The psychological development of Pip’s character in Charles Dickens’s Great Expectations can be identified and examined as results of his changing circumstances. Through out the novel, themes of self-improvement, ambition, and innocence and of guilt are all explored and give bearing to the development of Pip’s character. Great Expectations is essentially constructed of three volumes which are scripted to the three volumes of Pip’s life; childhood, adolescence and finally adulthood. Through the influence of social and physical setting and the influence of minor and recurring characters, developments in Pip’s perception of life and true moral understanding change.
At the beginning of Great Expectations we are introduced to Pip, as he is midway through his childhood years. His older sister, and her husband Joe bring him up, as his parents and other relations are dead and buried. It is in the very first pages where we first see the true nature of his character, examining his parent’s graves out on the marshes. Here Charles Dickens uses Pips narration to instil feelings and problems that are so often associated with a lonely childhood. ” I give Pirrip as my fathers family name, on the authority of his tombstone and my sister- Mrs Joe Gargery, who married the blacksmith. As I never saw my father or my mother, and never saw any likeness of either of them (for their days were long before the days of photographs), my fancies regarding what they looked like, were unreasonably derived from their tombstones.” (p.3)
This passage of the text illustrates that not only is Pip wholly alone in the world (it could be seen as though his sister is not a relation to Pip, as she does not share the same name ” Mrs Joe Gargery….” (P.3)), but that he has, not a vague idea, who he is. As a result he was forced to give himself a title. ” I called myself Pip, and came to be called Pip.”(p.3) Because he has no history about himself he essentially has no one and is no one. Pips isolation in the world requires him the need to build relationships with other people in order to discover who he is. As he develops from child to adolescent, and then finally to adult, the quest in discovering a person in himself and a position in the world is paramount, and it’s in the search for this lost identity that his desire for self-improvement and soon social advancement stem from.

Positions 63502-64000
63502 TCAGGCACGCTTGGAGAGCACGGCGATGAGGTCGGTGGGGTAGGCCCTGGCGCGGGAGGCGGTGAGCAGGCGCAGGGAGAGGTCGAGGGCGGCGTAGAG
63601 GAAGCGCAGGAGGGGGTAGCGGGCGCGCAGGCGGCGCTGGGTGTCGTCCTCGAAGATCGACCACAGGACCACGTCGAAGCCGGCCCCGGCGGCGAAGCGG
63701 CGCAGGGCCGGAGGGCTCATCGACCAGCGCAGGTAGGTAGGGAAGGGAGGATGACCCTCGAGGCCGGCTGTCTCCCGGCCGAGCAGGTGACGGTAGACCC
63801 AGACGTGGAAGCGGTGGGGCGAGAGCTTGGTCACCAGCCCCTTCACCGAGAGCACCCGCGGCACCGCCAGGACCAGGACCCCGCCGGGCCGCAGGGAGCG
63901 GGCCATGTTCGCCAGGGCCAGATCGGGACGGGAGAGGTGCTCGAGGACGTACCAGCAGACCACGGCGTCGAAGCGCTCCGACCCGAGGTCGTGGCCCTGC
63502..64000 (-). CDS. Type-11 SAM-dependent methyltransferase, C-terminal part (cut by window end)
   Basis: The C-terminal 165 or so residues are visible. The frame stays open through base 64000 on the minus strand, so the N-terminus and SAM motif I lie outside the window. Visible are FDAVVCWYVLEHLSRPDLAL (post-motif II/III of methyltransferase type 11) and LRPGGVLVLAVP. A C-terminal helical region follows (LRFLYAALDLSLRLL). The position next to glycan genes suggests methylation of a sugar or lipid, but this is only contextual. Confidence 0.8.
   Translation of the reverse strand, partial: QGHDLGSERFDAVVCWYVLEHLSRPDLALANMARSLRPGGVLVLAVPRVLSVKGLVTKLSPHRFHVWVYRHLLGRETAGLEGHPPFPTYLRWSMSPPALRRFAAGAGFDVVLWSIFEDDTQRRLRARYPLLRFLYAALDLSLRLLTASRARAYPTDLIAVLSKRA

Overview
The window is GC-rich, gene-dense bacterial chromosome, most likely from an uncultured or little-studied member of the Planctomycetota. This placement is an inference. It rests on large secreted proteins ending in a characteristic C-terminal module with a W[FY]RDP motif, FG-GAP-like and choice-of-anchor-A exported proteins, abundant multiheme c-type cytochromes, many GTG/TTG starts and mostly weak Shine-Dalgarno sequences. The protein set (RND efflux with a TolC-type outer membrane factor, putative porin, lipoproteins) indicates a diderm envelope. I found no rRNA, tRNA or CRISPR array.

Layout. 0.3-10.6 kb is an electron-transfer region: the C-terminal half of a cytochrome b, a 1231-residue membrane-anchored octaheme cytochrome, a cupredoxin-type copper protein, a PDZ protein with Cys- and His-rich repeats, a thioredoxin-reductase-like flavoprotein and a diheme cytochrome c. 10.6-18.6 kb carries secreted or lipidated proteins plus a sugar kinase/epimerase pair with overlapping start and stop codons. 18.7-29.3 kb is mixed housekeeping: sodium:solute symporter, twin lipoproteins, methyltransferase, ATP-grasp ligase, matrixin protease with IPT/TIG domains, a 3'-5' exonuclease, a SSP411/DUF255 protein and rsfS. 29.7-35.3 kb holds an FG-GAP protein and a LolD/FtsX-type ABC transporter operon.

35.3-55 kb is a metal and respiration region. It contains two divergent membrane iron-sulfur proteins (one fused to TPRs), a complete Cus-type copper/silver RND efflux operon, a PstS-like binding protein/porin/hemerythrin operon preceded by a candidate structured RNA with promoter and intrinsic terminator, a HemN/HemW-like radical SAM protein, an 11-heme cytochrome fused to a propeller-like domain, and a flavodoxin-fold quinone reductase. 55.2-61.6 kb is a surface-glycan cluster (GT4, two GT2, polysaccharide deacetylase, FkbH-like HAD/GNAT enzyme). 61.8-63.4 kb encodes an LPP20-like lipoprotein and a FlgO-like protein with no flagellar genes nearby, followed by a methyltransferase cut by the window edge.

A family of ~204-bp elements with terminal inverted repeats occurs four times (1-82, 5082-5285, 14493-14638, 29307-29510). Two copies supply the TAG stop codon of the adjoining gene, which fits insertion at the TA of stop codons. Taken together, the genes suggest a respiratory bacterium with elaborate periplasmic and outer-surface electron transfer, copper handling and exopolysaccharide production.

The encounter with the escaped convict in the churchyard is where we first see the deep-seated sense of moral obligation within Pip that he is later struggling to find. The picture that Pip paints in his physical description of the convict is important for his characters development. ” A fearful man, all in coarse grey……….and with broken shoes, and with an old rag tied around his head…. who limped, shivered and glared and growled….”(P.4). This detailed description of the convict’s appearance later fuels Pip’s desire for social advancement and material gain. This is due to the fact that while conversing with the convict Pip is forced, in the sparing of his life, to steal food and a blacksmiths file from his sister and Joe. The guilt that manifested after the robbery of these items makes him feel as though he has become a criminal. Being only a young child, Pips moral reasoning is unsophisticated, and he is horrified that by committing the crime means that he might become the image of the convict he had met in the cemetery. Consequently his desire to become a better person, to become a gentleman, is Pip’s attempts in preventing his fall into crime and also his first attempts in discovering who he is in this world.